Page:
• Steve, welcome to the club of “having many flaws”. I believe we all belong to that club, so no shame in that.

      I’ll be honest, at times it can get annoying to scan things into the computer and put them where they need to go; however, when four months later comes around and you need to locate something, it is WELL WORTH going through the little annoyance.

  3. Clay,

    I use the shoe box and the at the end of the year, I organize receipts over a weekend. I would like to start scanning and filing in my cloud, which I already have, but don’t use for my expenses. What a great idea. I would love to see the layout of your expense sheet since I am not sure how to format that.

    • Thanks for the comments Michelle.

      Since you are already familiar with the cloud, I’m sure you can see that advantages of getting all your record keeping into your ‘virtual’ filing cabinet.

      As far as my spreadsheet, it is by no means rocket science. I have a the month I’m referring to, then I have one column for the expense and another column for category (Website, Overhead, Marketing, etc.) and a final column for “comments” where I can leave myself any additional notes about that particular expense. I’m sure I could get even more detailed, but for me, it keeps things simple which is my goal.

  4. Insightful article, but after all the organizing and arranging, are you really saving time? I have two main questions. If I can ever get those resolved, I’ll be all-in with a scanning/cloud solution. I like the cloud, and use it to back up all my computer files nightly. The issue is time. My time. So I’m sorry if I sound negative, but…

    1. Like most, my receipts range from tiny (cash register recpt) to 8 x 11, even larger. Can a scanner take my pile of different sized recpts in stride and not choke on them, get jammed, lose some, etc?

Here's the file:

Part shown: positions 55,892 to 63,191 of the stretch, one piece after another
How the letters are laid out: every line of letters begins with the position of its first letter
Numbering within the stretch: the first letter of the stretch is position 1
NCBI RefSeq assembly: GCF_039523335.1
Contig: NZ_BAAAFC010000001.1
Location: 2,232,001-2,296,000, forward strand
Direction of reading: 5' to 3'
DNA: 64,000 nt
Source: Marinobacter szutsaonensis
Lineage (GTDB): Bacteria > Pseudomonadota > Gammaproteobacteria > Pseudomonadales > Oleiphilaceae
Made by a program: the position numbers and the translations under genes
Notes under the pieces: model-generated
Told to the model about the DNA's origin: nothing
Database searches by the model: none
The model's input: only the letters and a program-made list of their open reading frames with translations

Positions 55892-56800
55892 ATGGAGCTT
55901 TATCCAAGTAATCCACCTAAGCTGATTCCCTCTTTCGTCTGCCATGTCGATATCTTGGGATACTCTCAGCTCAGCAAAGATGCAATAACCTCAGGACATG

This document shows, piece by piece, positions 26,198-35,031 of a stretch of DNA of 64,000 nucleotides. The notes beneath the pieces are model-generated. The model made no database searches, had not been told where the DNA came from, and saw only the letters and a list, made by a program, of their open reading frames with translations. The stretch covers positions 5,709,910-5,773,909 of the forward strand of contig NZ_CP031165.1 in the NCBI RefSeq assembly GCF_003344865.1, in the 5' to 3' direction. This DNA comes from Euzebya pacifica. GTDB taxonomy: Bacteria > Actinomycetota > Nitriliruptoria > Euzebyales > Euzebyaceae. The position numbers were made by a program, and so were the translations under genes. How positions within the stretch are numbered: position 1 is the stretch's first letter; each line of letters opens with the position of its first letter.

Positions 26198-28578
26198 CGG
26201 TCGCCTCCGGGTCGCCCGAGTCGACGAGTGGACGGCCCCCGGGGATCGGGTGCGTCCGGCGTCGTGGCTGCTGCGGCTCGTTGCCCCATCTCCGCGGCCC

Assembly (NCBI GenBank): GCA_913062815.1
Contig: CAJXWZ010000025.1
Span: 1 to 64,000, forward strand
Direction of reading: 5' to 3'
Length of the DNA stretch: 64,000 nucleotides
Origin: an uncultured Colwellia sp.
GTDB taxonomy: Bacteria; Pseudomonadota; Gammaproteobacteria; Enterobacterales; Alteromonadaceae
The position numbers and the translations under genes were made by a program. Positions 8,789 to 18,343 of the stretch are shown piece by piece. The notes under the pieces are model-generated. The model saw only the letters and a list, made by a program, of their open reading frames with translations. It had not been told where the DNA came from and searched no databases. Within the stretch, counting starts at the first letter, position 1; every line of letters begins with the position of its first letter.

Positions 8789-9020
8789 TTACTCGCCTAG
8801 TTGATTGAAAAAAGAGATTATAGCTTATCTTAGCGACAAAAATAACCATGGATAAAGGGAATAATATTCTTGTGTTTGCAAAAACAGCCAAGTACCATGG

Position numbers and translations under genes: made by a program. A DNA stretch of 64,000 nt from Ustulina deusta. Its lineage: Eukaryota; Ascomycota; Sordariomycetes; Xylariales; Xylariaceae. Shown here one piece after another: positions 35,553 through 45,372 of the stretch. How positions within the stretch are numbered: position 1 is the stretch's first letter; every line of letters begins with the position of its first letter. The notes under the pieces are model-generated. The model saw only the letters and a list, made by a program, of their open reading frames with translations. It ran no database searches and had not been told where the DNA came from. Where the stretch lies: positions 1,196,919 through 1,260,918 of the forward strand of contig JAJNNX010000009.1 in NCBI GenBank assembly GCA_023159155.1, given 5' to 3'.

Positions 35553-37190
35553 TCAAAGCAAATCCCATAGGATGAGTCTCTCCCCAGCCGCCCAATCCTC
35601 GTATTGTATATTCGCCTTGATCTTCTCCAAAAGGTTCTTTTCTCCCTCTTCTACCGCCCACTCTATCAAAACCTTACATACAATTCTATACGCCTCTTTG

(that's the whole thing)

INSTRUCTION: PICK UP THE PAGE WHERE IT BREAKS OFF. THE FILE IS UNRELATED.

2. I’m a full timer. A week’s receipts from my dozens of properties may include expenses from ten or more of them. Currently, I write the number of each property on the corner or each paid recpt, have my bookkeeper enter them in my Quicken Rental Property Manager (I’m still using the 2004 edition, which works fine), then file them in a folder-accommodating “milk crate” by property for storage. I keep them in the basement, each box has a year, in case I’m audited. Does a scanner exist that can put all my differently-sized recpts into the correct properties folder, plus note the payee, the amount, the date, plus keep running totals for tax time? Now that I would pay for!

    Also there is the issue of keeping files for each handyman and contractor’s pay, since I have to 1099 them each year. And my rent rolls. And the other income from my hard money loans. And the credit card receipts and bank statements. And the dozens of other paperwork tasks I have to do every year about this time.

    I’m not trying to talk you out of your system, but it’s hard for me to get it. It boils down to time, and to keeping my receipts in a format such that if I ever get audited about a certain expense from, say, my “5917” property from July of 2010, I’ll be able to find it, first in my Quicken, then safely stashed, hard copy, in my 2010 box. Perhaps it sounds very 19th century, and I know systems are important, but until I see one that is truly seamless, I’d rather pay a $10/hour assistant to deal with the paperwork and filing, and not spend hours learning how to make technology serve me (and only half-heartedly at that), rather than me serving it.